Do it now: Get on the same page. One of the biggest mistakes newlyweds make is working toward separate financial goals. So talk about what you’re both hoping to accomplish financially — and aim to sync up. “If you are saving up for a deposit to buy a house, then both parties need to contribute to that financial goal, or it will cause friction,” said Brett Evans, managing director of Atlas Wealth Management in Southport, Australia. “If one partner is shopping or having a good time and the other is saving all of their available funds, you aren’t going to get a favourable result.”
One fun, no-stress way to evaluate your financial feelings: Talk about how you would spend $10 million. “A lot of times when couples sit down to talk about money, they get all serious,” said Niv Persaud, a financial planner with Transition Planning & Guidance in Georgia in the US. “If you make it fun, you find out what’s important to the other person. It allows you to start dreaming, and it helps you to create goals that you want to achieve.”
One fun, no-stress way to evaluate your financial feelings: Talk about how you would spend $10 million.
Make a budget. This can’t be avoided. If you’re working towards common goals, you need an action plan, even a loose one. “Outline what’s coming in, what’s going out, and figure out how to set up the household finances equitably,” said Shannon Lee Simmons, a financial planner with Simmons Financial Planning in Toronto.
One suggestion: If you don’t combine bank accounts, create a joint account into which you each deposit an amount of money commensurate with what you earn. For instance, if you bring in 70% of the household income, you would contribute enough to that account to cover 70% of expenses.
Update your nearest and dearest. Make sure you update your beneficiary designation on retirement or other accounts to reflect your new marriage, if you’re planning to leave your savings to your spouse upon your death.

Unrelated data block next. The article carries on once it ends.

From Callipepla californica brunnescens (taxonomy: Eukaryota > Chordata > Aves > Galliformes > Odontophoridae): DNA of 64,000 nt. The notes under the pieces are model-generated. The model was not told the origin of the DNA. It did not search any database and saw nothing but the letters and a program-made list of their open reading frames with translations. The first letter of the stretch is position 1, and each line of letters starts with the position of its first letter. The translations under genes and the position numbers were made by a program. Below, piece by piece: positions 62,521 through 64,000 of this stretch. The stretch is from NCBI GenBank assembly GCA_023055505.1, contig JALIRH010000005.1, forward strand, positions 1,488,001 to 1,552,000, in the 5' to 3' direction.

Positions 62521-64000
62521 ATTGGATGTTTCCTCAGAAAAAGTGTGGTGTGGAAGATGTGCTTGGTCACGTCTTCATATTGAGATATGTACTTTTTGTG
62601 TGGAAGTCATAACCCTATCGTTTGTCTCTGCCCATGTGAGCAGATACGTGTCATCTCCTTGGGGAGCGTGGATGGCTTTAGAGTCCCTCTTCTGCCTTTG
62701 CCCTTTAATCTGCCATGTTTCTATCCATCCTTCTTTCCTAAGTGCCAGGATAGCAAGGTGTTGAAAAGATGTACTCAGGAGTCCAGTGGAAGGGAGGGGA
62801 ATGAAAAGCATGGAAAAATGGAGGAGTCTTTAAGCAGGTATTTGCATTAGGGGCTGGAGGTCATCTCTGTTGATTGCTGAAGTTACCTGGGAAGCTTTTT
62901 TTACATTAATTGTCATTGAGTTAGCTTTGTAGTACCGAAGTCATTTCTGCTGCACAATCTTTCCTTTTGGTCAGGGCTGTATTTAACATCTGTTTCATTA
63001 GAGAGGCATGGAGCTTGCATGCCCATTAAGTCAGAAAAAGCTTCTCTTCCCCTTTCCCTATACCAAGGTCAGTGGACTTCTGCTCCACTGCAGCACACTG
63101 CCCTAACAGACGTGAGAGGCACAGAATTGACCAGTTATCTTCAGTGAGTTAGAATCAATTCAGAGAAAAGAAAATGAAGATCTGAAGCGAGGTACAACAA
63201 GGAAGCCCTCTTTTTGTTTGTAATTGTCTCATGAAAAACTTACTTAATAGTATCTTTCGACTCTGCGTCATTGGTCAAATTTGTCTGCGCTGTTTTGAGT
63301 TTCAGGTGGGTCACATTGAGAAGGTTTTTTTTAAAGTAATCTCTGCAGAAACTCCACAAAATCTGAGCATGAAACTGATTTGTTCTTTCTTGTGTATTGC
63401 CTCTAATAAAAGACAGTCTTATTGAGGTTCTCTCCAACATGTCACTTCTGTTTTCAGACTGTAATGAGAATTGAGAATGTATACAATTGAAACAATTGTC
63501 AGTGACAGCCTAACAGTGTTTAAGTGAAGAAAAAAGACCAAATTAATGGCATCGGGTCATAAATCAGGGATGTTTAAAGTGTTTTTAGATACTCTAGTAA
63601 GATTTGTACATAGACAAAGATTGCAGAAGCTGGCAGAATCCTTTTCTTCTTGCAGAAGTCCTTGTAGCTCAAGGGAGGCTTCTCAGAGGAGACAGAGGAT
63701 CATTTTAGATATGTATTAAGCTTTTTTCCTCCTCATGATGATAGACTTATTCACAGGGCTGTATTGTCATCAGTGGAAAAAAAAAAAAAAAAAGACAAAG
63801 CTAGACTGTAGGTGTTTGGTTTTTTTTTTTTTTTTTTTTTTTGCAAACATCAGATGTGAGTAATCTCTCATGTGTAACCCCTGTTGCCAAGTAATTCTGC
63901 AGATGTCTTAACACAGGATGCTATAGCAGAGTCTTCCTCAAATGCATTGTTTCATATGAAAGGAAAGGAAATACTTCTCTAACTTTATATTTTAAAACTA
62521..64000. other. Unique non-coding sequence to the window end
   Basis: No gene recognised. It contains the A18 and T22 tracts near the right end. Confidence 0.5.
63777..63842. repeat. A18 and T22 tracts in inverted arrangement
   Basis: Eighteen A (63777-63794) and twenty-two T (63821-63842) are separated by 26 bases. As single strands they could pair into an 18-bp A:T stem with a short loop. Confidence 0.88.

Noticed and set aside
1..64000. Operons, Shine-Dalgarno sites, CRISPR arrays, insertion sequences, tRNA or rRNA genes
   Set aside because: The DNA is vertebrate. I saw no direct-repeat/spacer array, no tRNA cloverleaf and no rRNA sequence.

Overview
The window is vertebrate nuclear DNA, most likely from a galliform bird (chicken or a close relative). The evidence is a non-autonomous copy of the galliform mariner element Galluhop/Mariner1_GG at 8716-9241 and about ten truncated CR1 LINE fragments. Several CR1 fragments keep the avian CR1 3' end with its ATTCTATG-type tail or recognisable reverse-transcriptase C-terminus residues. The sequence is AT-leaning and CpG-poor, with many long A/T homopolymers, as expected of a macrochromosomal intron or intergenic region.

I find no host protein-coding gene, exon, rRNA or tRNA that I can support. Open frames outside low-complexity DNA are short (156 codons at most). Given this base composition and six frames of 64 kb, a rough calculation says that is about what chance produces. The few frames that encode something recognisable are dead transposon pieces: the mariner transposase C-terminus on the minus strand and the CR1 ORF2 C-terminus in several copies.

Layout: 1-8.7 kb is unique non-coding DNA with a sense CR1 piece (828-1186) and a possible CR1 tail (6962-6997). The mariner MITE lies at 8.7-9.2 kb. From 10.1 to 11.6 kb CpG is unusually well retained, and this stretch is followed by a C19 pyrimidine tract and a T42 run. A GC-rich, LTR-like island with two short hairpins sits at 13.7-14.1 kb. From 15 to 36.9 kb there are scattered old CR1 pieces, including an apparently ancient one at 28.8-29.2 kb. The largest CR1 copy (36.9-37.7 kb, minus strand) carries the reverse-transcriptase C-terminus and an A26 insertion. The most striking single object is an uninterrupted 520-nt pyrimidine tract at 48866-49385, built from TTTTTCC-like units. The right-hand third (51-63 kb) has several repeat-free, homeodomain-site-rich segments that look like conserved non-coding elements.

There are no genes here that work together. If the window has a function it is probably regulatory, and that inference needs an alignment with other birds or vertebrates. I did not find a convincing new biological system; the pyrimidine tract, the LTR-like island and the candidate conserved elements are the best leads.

Address the insurance question. Being married doesn’t automatically mean you need life or disability insurance — but you might. “As soon as you have somebody who is financially dependent on you and whose lifestyle may suffer if you have the loss of one of the main breadwinners, then you have the need for life insurance,” Pressman said.
If you rent an apartment together, own a home or have a child, for example, the loss of an income will have an impact.
Do it later: Visit an estate planning lawyer. If you don’t have children or serious assets, you probably don’t need a will yet. But you should have powers of attorney that reflect your newly married status. That means potentially naming your spouse as the one to make healthcare and financial decisions for you if you’re incapacitated and can’t do it yourself — very helpful in an emergency.
If this is a second marriage for you and either of you has children, seeing a lawyer that specialises in estate planning is important. For instance, if you have a child from a previous marriage, you may want to explicitly leave him something in a will, since many governments automatically pass your assets to your new spouse after you die, bypassing the child completely.
Not everyone is skilled at discussing money with their partners.
Do it smarter: Involve a professional if necessary. Not everyone is skilled at discussing money with their partners. Consulting with an independent third party who can strip the emotion from a situation — such as a financial planner or marriage counsellor — may be your best bet at keeping your marriage sound. “It’s a very healthy way of addressing the fact that many people aren’t very comfortable or they feel they don’t understand personal finance,” Chesson said.